WASHINGTON — Planned Parenthood, the biggest name in reproductive care, began the process of laying off approximately 14 percent of its national staff on Monday, in an effort to redirect resources and prioritize local affiliates.
The workforce reduction, though expected, comes just under two weeks from the first Dobbs v. Jackson Women’s Health Organization anniversary, the Supreme Court ruling that overturned the federal right to an abortion.
Planned Parenthood is at the forefront of the fight for access to abortions nationally, leading in many of the legal battles against states that have curbed abortion access and often setting the tone for how abortion providers responded to the new legal landscape in some of those states. It is also often the subject of anti-abortion activist attacks, including Republicans who’ve cast it as an arm of the Democratic Party.
According to a Planned Parenthood Federation of America union leader who spoke anonymously due to fear of retaliation from Planned Parenthood, the unions had a list of more than 100 people affected by the layoffs, and dozens of them were union members. It’s a “very substantial number of people” who are affected by the layoffs, said the representative.
Alexis McGill Johnson, president and CEO of Planned Parenthood Federation of America and Planned Parenthood Action Fund, said in a statement to the Globe the layoffs would land across the national office.
The layoffs, according to a Planned Parenthood spokesperson, would be effective July 7, but employees who were laid off would have their last working days on Monday and Tuesday. The Planned Parenthood spokesperson said more than 730 employees work at the national office.
“Fact: the majority of PPFA national staff, as of last week, were non-union eligible. Fact: the majority of laid off staff this morning are either in the DC or NY unions. More updates to come,” tweeted unionized Planned Parenthood staff on Monday, which had expected that 10 to 20 percent of staff would be affected by the layoffs.
In an earlier statement, the unions representing employees criticized Planned Parenthood for “pushing out some of our movement’s brightest minds” after serving “during the toughest times for abortion access.”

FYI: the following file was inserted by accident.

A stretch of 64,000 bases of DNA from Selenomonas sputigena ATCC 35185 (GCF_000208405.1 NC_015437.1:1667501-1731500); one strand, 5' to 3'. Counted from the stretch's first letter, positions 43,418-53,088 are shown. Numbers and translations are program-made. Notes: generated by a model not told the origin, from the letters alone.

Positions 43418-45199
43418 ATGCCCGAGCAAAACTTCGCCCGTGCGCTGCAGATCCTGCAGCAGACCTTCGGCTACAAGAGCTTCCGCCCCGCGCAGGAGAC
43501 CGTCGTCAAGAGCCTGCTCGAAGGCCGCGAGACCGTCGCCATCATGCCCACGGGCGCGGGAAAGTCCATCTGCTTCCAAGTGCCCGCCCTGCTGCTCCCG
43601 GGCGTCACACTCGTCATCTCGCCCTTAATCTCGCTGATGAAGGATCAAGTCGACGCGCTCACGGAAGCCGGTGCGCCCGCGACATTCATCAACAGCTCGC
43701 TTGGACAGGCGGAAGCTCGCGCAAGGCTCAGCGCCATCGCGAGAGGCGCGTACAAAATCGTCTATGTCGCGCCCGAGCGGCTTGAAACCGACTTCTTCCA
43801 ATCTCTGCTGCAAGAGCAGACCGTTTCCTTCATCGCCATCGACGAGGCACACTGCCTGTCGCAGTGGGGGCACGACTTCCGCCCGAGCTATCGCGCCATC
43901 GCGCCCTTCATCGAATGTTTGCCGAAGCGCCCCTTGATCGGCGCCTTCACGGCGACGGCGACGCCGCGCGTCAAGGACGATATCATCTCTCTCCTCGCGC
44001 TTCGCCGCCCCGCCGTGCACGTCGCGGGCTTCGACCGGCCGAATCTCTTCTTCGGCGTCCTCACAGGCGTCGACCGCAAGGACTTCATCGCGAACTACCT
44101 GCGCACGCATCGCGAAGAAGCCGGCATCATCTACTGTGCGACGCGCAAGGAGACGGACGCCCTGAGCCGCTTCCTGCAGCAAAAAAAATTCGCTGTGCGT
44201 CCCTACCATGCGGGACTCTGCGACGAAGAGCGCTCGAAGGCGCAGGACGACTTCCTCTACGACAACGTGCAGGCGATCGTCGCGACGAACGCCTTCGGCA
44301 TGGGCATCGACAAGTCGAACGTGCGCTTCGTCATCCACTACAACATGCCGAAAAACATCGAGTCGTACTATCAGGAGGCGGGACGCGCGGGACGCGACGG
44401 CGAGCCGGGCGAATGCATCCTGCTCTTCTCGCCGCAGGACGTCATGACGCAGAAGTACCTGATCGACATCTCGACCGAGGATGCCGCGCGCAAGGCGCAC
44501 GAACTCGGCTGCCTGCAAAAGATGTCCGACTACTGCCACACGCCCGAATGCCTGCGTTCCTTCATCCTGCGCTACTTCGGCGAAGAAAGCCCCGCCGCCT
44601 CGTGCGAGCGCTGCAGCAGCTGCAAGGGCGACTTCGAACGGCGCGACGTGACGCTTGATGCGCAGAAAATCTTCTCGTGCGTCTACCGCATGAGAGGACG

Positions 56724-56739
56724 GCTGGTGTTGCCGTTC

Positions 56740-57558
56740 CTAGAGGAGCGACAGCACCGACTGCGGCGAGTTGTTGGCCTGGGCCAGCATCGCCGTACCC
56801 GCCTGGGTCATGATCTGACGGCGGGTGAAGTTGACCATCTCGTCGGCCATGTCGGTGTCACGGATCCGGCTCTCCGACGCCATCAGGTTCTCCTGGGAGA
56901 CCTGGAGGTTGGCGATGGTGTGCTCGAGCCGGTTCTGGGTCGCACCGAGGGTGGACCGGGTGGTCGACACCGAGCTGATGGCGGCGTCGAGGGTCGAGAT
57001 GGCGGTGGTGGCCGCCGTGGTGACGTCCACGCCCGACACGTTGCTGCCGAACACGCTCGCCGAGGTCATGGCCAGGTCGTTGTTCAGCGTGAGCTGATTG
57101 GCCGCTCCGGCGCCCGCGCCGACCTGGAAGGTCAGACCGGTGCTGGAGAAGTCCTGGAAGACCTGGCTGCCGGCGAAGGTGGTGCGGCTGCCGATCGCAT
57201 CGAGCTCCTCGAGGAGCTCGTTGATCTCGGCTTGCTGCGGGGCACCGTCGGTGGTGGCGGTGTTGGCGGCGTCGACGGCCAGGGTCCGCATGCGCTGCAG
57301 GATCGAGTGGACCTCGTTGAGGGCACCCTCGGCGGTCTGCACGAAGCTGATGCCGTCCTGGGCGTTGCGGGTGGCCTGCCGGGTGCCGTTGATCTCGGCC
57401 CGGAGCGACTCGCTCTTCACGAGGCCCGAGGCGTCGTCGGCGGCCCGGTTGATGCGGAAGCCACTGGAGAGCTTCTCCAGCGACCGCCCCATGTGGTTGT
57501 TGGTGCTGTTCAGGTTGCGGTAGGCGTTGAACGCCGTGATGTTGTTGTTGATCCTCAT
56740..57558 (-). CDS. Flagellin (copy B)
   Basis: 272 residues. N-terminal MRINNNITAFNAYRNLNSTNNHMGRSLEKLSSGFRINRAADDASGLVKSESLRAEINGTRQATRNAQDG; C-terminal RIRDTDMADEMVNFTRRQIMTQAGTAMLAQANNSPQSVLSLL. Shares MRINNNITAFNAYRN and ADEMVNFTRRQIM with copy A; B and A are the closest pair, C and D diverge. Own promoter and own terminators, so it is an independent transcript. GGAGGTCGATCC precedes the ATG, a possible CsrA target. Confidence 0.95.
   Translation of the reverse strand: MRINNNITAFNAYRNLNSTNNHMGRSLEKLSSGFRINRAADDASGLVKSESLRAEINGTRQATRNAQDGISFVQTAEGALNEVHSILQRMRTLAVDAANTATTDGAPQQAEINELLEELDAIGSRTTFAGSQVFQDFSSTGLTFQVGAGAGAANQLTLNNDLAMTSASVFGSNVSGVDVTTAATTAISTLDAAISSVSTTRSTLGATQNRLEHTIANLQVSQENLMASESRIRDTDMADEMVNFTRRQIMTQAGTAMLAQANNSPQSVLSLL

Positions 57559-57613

Planned Parenthood did not respond to queries about whether the job cuts were indicative of financial issues, and how much its cash flow has changed in the wake of Dobbs, when many people who support reproductive rights were mobilized in several ways, including donating. The Associated Press reported that McGill Johnson said the changes did not reflect money problems.
PPFA and the Action Fund cast the move as a pivot to a “federation-wide strategy” to “meet rising challenges amid the loss of abortion access, ongoing systemic health inequities, and attacks on our democracy.” The restructuring was expected to affect national employees, while investing more resources into the 49 independent Planned Parenthood affiliates across the country.
When announcing the upcoming layoffs at the end of May, Planned Parenthood also stressed an increased emphasis on telemedicine, in order to reach more people in underserved areas given the fractured reproductive health care landscape across the country. Even before the fall of Roe v. Wade, patients seeking abortions and reproductive care could face hours’ long drives to get the attention they needed.
Planned Parenthood leadership also promised to launch a Black Health Equity Initiative “to improve health outcomes and reduce disparities, particularly for Black patients, starting with states in the South and Midwest,” Planned Parenthood said in a blog post. The restructuring changes were expected to go into effect in July.
“We believe this strategic decision is essential to meet the current moment for Planned Parenthood patients and the future of reproductive health and rights. But this means we will be saying goodbye to some fierce and talented warriors on our staff who have fought tirelessly and bravely to serve our mission,” McGill Johnson said in a statement on May 23. “We don’t take this moment lightly. We deeply value the national office staff who have shown up and shown out for us in the darkest of times over the last months and years.”
In the same statement, McGill Johnson said they had shared the restructuring plan internally in March, and said that leadership had informed national staff to expect “notice of job loss” in June.
In a new statement on Monday, McGill Johnson praised the work done by the staff that was let go.
“No one comes to work at Planned Parenthood by accident,” she said. “The staff leaving today are without exception, outstanding, dedicated, and talented, and I know that other organizations will be extremely fortunate to have them on their teams. We are incredibly grateful to each and every one of them who has stewarded this organization to where it is today.”